The Egyptian newspaper of “albawaba news” obtained the text of the Human Rights Report in Egypt, which was sent by the Ministry of Parliamentary Affairs to the UN Human Rights Council in Geneva.
The report states that Egypt underwent the second periodic review during the twentieth session of the Human Rights Council in 2014, during which it received 300 recommendations, 223 of which were accepted in full, and 24 recommendations in part, which represented 82.4% from the received recommendations.
In the context of ensuring effective cooperation with United Nations human rights mechanisms, Egypt issued report for the half-term (voluntary) to reflect what has already been achieved after half a period of time before the submission of the third periodic report in 2019.
This report issued after a comprehensive consultation involving all governmental and non-governmental bodies and representatives of civil society, to emphasize Egypt’s seriousness in the promotion and protection of human rights.
The report focuses on the State’s efforts to implement its international human rights obligations, including civil, political, economic, social and cultural rights, the protection of women’s rights and empowerment, the rights of the child, the disabled, youth, refugees and expatriates, combating illegal migration and smuggling of migrants.
The following are some of the efforts outlined in the report, which were carried out by Egypt between 2015 and the end of 2017.
The first axis: Implementing Egypt’s obligations in accordance with international instruments and conventions on human rights
In the context of the Egyptian State’s keenness to respect its obligations under international conventions related to human rights, the Constitution stated the State’s commitment to the international conventions, that it ratified and gave it the force of law.
In this context, Egypt’s legislative structure has been full of many laws that affirm the State’s commitment to its international human rights obligations and will be reviewed in the context of the report.
The Egyptian Government is currently studying the revision of its few reservations to international human rights treaties and has already withdrawn its reservation to article 21, paragraph 2, of the African Charter on the Rights and Welfare of the Child, concerning the prohibition of marriage under the age of 18.
The second axis: civil and political rights
Completion of the last political roadmap at the end of 2015 with the holding of free and fair elections for the House of Representatives, followed by numerous international and non-governmental organizations and embassies.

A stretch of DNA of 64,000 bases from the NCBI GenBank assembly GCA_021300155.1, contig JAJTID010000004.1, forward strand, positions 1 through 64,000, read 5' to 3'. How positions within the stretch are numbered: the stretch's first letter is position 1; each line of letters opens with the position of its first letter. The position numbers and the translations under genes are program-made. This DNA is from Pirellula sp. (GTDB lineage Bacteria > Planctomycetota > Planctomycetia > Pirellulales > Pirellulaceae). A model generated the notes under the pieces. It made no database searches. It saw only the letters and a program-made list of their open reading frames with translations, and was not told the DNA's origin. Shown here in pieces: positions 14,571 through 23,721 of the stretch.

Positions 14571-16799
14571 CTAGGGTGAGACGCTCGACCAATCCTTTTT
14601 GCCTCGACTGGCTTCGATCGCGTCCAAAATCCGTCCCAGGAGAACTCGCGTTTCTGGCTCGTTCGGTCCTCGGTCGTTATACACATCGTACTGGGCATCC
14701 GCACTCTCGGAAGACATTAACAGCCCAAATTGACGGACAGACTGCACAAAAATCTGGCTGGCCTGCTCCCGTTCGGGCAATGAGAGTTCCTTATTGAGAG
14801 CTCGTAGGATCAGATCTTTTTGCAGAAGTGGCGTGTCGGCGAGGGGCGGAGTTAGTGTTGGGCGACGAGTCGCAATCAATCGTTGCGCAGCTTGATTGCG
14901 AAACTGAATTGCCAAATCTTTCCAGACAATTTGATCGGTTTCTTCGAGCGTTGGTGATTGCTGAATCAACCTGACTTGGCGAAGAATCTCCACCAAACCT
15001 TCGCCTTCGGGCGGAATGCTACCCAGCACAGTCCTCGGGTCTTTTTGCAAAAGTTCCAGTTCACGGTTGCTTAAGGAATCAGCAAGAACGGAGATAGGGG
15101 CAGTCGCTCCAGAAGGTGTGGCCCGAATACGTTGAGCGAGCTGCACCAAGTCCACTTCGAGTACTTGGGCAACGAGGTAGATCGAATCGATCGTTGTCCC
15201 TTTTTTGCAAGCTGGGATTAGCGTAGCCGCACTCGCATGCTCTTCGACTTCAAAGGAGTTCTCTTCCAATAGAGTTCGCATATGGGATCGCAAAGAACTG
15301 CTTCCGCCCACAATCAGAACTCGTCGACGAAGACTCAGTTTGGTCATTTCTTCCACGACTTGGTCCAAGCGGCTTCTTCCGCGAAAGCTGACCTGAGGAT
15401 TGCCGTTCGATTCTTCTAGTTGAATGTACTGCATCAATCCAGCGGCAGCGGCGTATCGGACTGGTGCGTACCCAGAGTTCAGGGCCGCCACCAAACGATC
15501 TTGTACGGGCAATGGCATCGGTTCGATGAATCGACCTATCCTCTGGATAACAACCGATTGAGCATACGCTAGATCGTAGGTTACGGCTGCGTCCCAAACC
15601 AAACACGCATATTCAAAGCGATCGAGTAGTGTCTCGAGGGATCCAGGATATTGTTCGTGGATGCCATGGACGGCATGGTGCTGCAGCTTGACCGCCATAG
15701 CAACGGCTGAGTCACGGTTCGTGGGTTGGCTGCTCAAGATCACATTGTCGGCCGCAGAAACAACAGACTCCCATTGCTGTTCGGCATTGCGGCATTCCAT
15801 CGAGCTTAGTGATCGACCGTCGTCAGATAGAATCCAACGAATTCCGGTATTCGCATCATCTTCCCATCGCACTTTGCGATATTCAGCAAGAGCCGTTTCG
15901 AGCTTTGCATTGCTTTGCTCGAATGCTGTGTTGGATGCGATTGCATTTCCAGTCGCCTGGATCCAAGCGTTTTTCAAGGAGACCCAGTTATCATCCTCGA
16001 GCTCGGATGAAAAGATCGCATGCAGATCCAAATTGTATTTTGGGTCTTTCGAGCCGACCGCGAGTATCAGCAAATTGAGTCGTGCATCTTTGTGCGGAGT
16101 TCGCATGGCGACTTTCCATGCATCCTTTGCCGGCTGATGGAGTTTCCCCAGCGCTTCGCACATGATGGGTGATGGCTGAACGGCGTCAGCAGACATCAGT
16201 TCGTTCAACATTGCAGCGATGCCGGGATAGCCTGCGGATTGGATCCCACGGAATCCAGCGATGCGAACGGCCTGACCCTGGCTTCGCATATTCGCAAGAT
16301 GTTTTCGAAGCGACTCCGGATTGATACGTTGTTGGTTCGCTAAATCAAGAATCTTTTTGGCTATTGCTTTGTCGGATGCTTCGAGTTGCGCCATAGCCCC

Establishment of an independent national body with a purely judicial structure to supervise all types of elections and referendums in order to ensure impartiality, integrity and the will of voters.
The establishment of the Higher Council for Press and Information, the National Information Authority and the National Press Authority as independent entities aimed at guaranteeing and protecting freedom of the press and media. The Media Syndicate Law was also issued as a complementary framework in this field.
In 2017, the MPs turned a more advanced approach in safeguarding the right to peaceful assembly by amending the law of organizing public meetings and demonstrations by Law No. 14 of 2017.
In order to promote the rights of citizenship for all Egyptians, the Law on the Construction and Restoration of Churches was issued with a view to guaranteeing the freedom to practice religious rites.
In order to propagate the values of coexistence, tolerance, and acceptance of the other, Al-Azhar established the World Observatory to monitor all ideas and opinions of the groups of atonement and violence and to correct misconceptions in a modern manner that suits the minds of young people.
In the framework of the State’s keenness to activate the monitoring and accountability mechanisms for violations of the rights of citizens of the police force, a number of criminal and disciplinary trials have been conducted.
Statistics from 2014 to 2017 reflect the trial of 72 police officers and officers, (Torture – cruelty) and the conviction of many of the final provisions, as well as the Ministry of the Interior to prosecute the 31 officers and members of the police disciplinary.
All these confirm the State’s keenness to address these individual abuses, which are limited Extremely compared to promising Police personnel and daily dealings with thousands of citizens.